Yes – Eligible Employers must consult with Eligible Employees (or a representative of the employee) before giving a direction and keep a written record.
When a direction is proposed a notice must be given at least three (3) days before the direction is given. Failure to consult with Eligible Employees will mean the direction has no effect.
As part of the consultation process, Eligible Employees must be notified that the direction will remain in force until 27 September 2020 (or until withdrawn or revoked by the Eligible Employer, or replaced with a new direction).
What are the rules around JobKeeping enabling annual leave request?
An Eligible Employer may request that an Eligible Employee takes paid annual leave provided it would not reduce accrued annual leave to a balance of less than two (2) weeks. An Eligible Employee must not unreasonably refuse a request.
Agreement may also be made to take twice as much paid annual leave at half of the Eligible Employee’s rate of pay.
Statutory entitlements will continue to accrue as if the JobKeeper direction had not been given.
Does your business need to keep a record of JobKeeper payments?
Yes – unless record keeping requirements are met, there is no entitlement to the JobKeeper payment.
Records must be kept for five (5) years, be in English (or easily converted into English) and readily accessible.
What if there is a dispute?
The Act gives the Fair Work Commission (FWC) power to deal with a dispute by arbitration, mediation, conciliation, making a recommendation or expressing an opinion. An application for the FWC to deal with a dispute may be made by an employee or employer.
Temporary Pandemic Variations to Modern Awards
On 8 April 2020, the FWC handed down its final decision to vary 99 modern awards as its own initiative to COVID-19, including:
- an entitlement to unpaid pandemic leave; and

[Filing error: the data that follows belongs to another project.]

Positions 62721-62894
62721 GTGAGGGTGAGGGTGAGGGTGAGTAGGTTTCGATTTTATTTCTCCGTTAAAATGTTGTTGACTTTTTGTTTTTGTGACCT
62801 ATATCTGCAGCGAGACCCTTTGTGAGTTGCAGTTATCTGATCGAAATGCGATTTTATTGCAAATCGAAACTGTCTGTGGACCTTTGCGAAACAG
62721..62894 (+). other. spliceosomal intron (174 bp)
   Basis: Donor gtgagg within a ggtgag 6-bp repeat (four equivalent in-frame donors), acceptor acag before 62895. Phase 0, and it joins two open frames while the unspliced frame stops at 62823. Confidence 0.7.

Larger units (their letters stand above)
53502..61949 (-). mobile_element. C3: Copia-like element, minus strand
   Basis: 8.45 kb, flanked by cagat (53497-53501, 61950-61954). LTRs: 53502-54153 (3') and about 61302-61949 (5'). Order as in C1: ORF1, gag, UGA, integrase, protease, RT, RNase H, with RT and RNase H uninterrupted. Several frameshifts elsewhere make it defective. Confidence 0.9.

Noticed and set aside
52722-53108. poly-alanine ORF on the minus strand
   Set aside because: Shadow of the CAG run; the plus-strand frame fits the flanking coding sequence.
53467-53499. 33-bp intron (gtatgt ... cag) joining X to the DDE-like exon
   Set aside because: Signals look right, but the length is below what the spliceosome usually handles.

- the flexibility to take twice as much annual leave at half pay.
These temporary variations will assist employers in limiting the spread of COVID-19 in the workplace and allow businesses to continue to operate effectively.
The new provisions will apply from 8 April 2020 to 30 June 2020. However, while a period of leave must start before 30 June 2020, it may end after that date.
A full list of modern awards varied can be found here.
Mental Health Challenges to Working from Home
Businesses are facing new and unique challenges during COVID-19 in managing employees in a ‘new’ working from home era.
While some business may have been prepared, many employers are continuing to trial and establish remote work systems and make necessary adjustments. This may have the effect of increasing stress amongst employees.
To reduce any risks associated with working from home such as a feeling of being isolated, not supported or generally not being part of the team, it is important that employers have systems and process in place to combat this issue.
Below are some practical tips which may assist your organisation:
- reaffirm expectations and rules regarding working hours, including implementing and/or reviewing a ‘Working from Home’ Policy;
- ensure there is a ‘check – in’ process to monitor working hours and compensate for overtime;
- promptly and effectively respond to concerns about health and safety or other work related matters;
- avoid unnecessary “pressure” which may exacerbate the mental health and wellbeing of employees working from home;
- avoid unnecessary workloads, especially for employees with family care responsibilities;
- refrain from increasing surveillance of employees working at home and instead use more personal and constructive methods of supervision;
- inform employees of any data being gathered regarding home activity and output; and
- ensure there is daily check-ins and set regular team meetings with employees.
Employers must ensure their policy on working from home has been specifically developed to respond to the genuine operational needs of your organisation and its expectations, including potential health and safety risks.
For further information, or if you require our assistance creating a Work From Home policy please contact our experienced Workplace Relations Team by emailing email@example.com.